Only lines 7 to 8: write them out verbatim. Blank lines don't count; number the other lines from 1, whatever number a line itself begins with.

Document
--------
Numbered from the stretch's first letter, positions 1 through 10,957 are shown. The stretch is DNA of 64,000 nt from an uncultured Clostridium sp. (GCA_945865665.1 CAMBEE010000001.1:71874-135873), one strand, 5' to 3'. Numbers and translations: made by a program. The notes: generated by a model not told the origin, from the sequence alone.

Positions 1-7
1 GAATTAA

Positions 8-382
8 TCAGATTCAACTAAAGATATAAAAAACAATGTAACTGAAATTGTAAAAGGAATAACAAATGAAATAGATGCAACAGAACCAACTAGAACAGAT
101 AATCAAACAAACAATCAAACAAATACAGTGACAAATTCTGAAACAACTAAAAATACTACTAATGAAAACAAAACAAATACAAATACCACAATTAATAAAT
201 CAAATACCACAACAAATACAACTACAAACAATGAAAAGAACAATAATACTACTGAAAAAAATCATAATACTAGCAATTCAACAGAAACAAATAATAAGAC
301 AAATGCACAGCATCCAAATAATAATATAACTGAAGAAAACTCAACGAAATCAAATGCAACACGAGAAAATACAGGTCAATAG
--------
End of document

201 CAAATACCACAACAAATACAACTACAAACAATGAAAAGAACAATAATACTACTGAAAAAAATCATAATACTAGCAATTCAACAGAAACAAATAATAAGAC
301 AAATGCACAGCATCCAAATAATAATATAACTGAAGAAAACTCAACGAAATCAAATGCAACACGAGAAAATACAGGTCAATAG